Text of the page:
Max Rowe on Finding Flow Through Art + Skiing

Max Rowe takes skiing to the next level in his fun, poppy art collections. Rowe describes himself as “in search of flow.” He does this through skiing and art; for him, finding flow is a release into a state of presence with his mind and body by letting go and accepting what’s coming his way.

Art by Max Rowe

Art by Max Rowe

Rowe relates and contextualizes a lot of his reality through skiing and illustrates this through his paintings. “I like to depict that specific moment of action when the skier is really focused, but there is a lot of action around,” he says. For him, this is a great representation of flow. He does this through bold colors and dark lines similarly found in his influences of graphic art and comics.

He also admits to painting very impressionistically based on his influences of the natural beauty around him. “I’m painting the way I see these things,” Rowe comments. Having grown up in Colorado, Rowe believes nature naturally gets conveyed through his artwork and is his biggest muse. Rowe’s series of work has included paintings of mountain tops, animals, yoga poses, skiers and riders. “I’m really interested in ski art currently, but I will continue evolving,” he shares.

“That’s the fun thing about art,” he adds. “As I continue to grow and learn more about the world and myself, my art changes as well. It’s something that always keeps me invested in doing it for myself.”

max rowe artRowe also finds influences in professional skiers, because they are masters of their craft. “Skiing has always been a way for me to understand the world and interpret my surroundings,” Rowe says. Rowe grew up skiing Vail on the weekends, and after graduating from the
University of Colorado, he returned to the mountains to teach skiing at Vail for many years.

Skiing became deeply rooted in his identity just as much as painting. Rowe also grew up taking painting lessons from a neighbor and went on to earn a studio art degree in college. “I’ve always seen myself as an artist,” he says, “not just through my drawing and painting but the way that I approach skiing has always been a natural way for me to express myself.”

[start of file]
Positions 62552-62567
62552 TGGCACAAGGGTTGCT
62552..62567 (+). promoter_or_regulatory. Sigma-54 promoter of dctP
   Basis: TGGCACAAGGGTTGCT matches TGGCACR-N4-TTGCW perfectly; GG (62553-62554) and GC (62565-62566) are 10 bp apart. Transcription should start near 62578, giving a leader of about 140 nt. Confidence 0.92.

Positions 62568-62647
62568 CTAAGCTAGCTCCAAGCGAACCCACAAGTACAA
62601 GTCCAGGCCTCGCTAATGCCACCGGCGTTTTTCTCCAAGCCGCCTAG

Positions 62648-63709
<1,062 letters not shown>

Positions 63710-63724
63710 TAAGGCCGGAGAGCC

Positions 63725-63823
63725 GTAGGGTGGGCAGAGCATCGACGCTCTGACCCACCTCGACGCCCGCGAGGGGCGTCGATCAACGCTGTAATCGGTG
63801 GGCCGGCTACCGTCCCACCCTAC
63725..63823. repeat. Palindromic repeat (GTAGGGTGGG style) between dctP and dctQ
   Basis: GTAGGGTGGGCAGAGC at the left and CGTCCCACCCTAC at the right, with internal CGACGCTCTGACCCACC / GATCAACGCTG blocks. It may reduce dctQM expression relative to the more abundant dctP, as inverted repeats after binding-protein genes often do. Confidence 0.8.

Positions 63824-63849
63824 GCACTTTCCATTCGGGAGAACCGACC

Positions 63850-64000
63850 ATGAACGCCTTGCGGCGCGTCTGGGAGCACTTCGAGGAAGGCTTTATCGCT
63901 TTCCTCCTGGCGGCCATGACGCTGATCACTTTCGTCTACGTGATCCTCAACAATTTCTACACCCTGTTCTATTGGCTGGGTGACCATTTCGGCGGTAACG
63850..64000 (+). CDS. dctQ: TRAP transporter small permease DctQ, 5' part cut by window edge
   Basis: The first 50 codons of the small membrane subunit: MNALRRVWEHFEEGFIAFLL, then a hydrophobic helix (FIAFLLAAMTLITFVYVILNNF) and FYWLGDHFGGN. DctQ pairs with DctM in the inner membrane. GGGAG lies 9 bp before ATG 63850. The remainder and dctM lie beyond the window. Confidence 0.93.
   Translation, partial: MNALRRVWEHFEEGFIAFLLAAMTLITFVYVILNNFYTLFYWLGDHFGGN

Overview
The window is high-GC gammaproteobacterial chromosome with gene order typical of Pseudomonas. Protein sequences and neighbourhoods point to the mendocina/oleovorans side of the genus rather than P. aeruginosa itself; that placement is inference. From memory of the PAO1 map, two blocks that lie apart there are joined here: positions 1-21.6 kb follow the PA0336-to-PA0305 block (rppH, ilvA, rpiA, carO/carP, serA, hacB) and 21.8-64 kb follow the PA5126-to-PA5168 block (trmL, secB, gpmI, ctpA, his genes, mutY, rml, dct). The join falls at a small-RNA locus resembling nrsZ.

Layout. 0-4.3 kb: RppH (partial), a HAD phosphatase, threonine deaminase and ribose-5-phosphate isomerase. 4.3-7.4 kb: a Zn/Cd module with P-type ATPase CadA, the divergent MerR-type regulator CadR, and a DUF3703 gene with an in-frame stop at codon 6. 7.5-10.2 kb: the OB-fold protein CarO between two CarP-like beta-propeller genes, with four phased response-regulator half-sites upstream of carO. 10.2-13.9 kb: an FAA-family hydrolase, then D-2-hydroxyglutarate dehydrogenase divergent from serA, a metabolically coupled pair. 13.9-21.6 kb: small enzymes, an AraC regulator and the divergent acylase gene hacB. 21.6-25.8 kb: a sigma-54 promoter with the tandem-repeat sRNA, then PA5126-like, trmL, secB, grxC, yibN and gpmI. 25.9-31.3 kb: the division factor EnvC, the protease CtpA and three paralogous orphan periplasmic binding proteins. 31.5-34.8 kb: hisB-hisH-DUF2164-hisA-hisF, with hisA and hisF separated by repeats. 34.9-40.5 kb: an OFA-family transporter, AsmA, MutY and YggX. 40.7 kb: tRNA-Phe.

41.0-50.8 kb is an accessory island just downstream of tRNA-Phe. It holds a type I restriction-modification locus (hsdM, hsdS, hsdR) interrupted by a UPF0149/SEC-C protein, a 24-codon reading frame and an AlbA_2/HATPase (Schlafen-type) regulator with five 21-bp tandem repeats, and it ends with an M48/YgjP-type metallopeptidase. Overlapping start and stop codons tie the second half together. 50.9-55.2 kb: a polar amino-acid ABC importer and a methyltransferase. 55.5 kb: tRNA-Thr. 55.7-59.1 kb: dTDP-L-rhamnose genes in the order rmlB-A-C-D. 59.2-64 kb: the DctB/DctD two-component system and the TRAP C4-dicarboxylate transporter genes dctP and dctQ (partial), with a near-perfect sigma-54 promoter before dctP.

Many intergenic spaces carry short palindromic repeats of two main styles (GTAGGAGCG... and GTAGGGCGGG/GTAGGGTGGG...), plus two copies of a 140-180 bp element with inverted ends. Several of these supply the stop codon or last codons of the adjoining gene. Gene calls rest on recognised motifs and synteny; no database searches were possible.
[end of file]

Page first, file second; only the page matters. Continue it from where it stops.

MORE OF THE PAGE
"Skiing can be a very individualized sport, but by painting skiing, I can connect with many people through my art, and that is very meaningful, too." Max Rowe

Even though Rowe isn’t skiing 100 days of the year like he used to, he still finds it shapes his view of everything he does. “When I paint a skier or snowboarder, I feel a different sort of connection to the culture and lifestyle than when actually doing it,” he explains. “Skiing can be a very individualized sport, but by painting skiing, I can connect with many people through my art, and that is
very meaningful, too,” he adds.

He enjoys seeing people’s reactions to his art — especially children who seem to enjoy the bright colors. He hopes to inspire them to share the same passion and to keep skiing alive in an era where we are slowly seeing the effects of climate change. “If my work inspires young people to care about skiing, then they will in turn also care about sustainability and the environment, because skiing is instinctively linked to that,” he says.

In 2017, Rowe journeyed to Japan to guide skiing trips and search for flow within their renowned powder. He enjoyed observing their ski culture and worked on building a ski guiding business. After a couple winters there, he returned to Colorado and married his wife, Charlotte, who he met while abroad. They currently live in Avon where Rowe can be spotted painting at the AvonLive summer concert series and the local art festivals, as well as at the Royal Street Fine Art Gallery in Aspen.

Rowe’s work can be found online at or Instagram @maxflowart.